Certain types of birds can be territorial and aggressive, making for a fiercely competitive environment among the different species.
You may be left wondering whether different types of birds can peacefully coexist.
For example, do robins and cardinals get along?
It may be surprising, but certain robins and cardinals will actually take part in a mutualism and share nests to conserve energy within their ecosystem. So, they get along to a certain extent – at least enough to share a home on occasion, but they generally.
We’ll explore the following questions about relationships between robins and cardinals:
- How aggressive are robins?
- How aggressive are cardinals?
- Are cardinals more or less aggressive than robins?
- Which types of robins and cardinals share nests?
- Is nest sharing among robins and cardinals peaceful?
How Aggressive Are Robins?
It’s important to note the differences between robins and cardinals.
Robins aren’t necessarily aggressive outright. However, their species is known for being quite confrontational. The reason for this demeanor is that they are a very territorial type of bird.
Despite the fact that robins have long been lauded as a beautiful, sweet type of bird, they can actually take to the offense in many different scenarios.
For example, male robins will fight with their rivals, and even kill them in some cases.
The red breast of a robin actually mimics a kind of red flag, or warning, to rival birds that might cross its path.
Particularly in male robins, you’ll see aggressive territorialism when it comes to guarding its brood and their nest.
The males have a job to protect and provide enough food, and they won’t let other birds get in the way of that objective.
This is especially true when it comes to birds who share the same diet as them; cardinals happen to be one of those species of birds.
As a Result: And since robins do not migrate in the winter, they will continue to guard and protect their territory or nest all year round. This gives the birds even more motivation to hold their ground.
How Aggressive Are Cardinals?
Keep in mind that nearly all species of birds carry some traits of aggressive behavior, but usually only when their nest, food, or young are being threatened.
So it should come as no surprise, then, that cardinals can also become aggressive when defending their territory or their brood. This is especially the case in male cardinals who, despite being beautiful red songbirds, can become very territorially aggressive during the breeding season.
Note that this territorialism is usually to ward off breeding competitors.
However, that territorialism can translate to warding off other species of birds if they’re encroaching on their young.
Male cardinals will go to great lengths to protect their young since bird nests are often raided by other types of birds.
Robins may actually, in some cases, try to raid a cardinal nest, even going so far as to take the baby cardinal eggs or baby cardinals.
Are Cardinals More or Less Aggressive than Robins?
It would seem that, in general, cardinals are the less aggressive bird when comparing the two.
The aggression and territorial nature they carry is typically reserved for breeding season, when much more is at stake for the survival of them and their families.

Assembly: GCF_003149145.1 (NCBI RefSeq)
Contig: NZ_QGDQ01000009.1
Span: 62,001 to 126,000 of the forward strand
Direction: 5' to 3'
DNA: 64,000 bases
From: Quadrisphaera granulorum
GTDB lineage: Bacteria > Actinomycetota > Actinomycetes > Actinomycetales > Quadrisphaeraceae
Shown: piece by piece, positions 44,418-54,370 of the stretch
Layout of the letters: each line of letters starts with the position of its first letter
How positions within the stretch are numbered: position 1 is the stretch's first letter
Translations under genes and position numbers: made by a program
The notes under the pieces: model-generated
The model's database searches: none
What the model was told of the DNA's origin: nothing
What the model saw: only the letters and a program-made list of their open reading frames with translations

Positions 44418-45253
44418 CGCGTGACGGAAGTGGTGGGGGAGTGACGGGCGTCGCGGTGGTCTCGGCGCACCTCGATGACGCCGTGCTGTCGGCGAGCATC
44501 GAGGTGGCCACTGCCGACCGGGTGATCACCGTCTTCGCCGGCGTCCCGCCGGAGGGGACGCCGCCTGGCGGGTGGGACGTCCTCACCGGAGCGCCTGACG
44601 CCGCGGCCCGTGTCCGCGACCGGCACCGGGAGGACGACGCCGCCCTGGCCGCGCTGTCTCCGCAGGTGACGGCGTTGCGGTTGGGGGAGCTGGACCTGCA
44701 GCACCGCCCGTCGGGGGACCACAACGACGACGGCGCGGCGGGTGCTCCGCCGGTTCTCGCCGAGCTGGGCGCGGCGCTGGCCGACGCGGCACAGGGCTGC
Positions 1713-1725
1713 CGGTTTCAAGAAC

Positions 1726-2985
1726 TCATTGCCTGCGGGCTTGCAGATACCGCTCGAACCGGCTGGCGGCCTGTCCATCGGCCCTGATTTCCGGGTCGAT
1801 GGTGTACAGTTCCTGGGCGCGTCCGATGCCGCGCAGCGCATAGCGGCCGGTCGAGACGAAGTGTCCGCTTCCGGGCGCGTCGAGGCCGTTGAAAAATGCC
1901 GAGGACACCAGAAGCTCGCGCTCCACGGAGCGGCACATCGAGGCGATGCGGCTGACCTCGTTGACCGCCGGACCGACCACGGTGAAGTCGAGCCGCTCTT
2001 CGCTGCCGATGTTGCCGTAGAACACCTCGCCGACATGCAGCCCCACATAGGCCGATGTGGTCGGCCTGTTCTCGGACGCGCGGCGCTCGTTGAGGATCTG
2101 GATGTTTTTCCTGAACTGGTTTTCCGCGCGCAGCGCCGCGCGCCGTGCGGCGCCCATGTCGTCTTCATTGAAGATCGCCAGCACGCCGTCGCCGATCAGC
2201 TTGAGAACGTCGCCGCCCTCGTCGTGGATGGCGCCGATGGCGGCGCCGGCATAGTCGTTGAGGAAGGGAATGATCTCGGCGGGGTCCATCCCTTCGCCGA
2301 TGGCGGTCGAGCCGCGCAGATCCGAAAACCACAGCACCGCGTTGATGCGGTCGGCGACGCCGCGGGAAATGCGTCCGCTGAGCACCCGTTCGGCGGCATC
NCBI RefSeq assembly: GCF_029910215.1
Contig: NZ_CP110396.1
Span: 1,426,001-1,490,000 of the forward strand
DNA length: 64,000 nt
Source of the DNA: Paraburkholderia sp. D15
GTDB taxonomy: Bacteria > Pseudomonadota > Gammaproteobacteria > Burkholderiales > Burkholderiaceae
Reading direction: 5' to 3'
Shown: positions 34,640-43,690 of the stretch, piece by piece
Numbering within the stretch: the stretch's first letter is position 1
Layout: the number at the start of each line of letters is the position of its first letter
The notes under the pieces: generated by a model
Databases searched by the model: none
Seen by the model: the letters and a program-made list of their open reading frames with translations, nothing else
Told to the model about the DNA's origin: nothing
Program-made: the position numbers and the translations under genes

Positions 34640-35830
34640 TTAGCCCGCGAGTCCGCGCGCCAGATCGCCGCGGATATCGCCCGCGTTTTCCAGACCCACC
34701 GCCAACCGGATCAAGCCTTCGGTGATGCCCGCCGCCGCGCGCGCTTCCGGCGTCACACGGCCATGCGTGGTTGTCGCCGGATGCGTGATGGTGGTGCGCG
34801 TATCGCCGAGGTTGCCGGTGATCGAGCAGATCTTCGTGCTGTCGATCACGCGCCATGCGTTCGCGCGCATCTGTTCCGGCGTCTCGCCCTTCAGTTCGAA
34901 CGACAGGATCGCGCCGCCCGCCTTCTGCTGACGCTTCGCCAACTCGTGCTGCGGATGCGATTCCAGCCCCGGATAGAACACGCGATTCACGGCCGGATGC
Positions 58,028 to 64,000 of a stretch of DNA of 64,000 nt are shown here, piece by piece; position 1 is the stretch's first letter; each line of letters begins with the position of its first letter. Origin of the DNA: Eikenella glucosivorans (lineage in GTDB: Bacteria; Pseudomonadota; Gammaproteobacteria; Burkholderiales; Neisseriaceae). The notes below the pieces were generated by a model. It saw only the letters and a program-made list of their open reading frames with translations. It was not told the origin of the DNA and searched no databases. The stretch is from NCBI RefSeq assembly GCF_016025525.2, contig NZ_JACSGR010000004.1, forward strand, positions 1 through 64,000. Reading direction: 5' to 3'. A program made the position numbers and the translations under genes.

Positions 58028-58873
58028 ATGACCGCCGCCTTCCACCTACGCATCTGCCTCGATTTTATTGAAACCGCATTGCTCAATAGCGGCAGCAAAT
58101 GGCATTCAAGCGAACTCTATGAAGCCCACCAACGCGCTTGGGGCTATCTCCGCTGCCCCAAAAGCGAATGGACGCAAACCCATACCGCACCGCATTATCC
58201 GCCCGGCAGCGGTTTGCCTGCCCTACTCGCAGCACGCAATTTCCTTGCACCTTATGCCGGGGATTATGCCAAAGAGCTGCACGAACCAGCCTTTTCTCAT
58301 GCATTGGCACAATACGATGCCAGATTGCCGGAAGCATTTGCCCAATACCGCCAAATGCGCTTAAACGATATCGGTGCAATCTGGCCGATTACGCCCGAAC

Pleasant Birds: At other times of the year, though, cardinals are for the most part social and pleasant, taking on their songbird personalities.
Which Types of Robins and Cardinals Share Nests?
Considering the relative aggression of both cardinals and robins, it may be shocking to find out that on occasion, the two will share a nest.
This phenomenon is possible, though it’s pretty rare to see in the wild.
It’s called a mutualism – a type of symbiotic relationship between two living organisms that they both benefit from.
You’re really only going to see this type of coexistence occurring between certain types of robins and cardinals.
Namely, it happens when American Robins and Northern Cardinals temporarily share a nest in an effort to conserve energy within their ecosystem. This way, both birds can benefit from the nesting space. It should also be noted that this only happens among female American Robins and female Northern Cardinals – not the males.
Aside from this relationship, though, there aren’t really any notable instances of good rapport between the two types of birds.
Is Nest Sharing among Robins and Cardinals Peaceful?
If a situation does arise where a female robin and a female cardinal share a nest for the symbiotic benefits, it’s not necessarily going to be conflict-free.
The thing about this relationship is that it’s done out of necessity and still very much involves a motivation to survive for both birds.
At the end of the day, they will each do what they have to to protect their young and their food.
At first, it can be a peaceful exchange – a way to conserve energy by sharing a nest instead of both birds building one. However, cardinals are quite a territorial bird, so over time, the interactions between these two birds become more aggressive and competitive, particularly on the cardinal’s end of the match-up.
So, do robins and cardinals get along?
It seems that these two types of birds aren’t necessarily on great terms since they both exhibit territorial aggression in different circumstances.
However, on occasion, certain female robins and female cardinals may share a nest for the sake of conserving their energy and having a place to roost.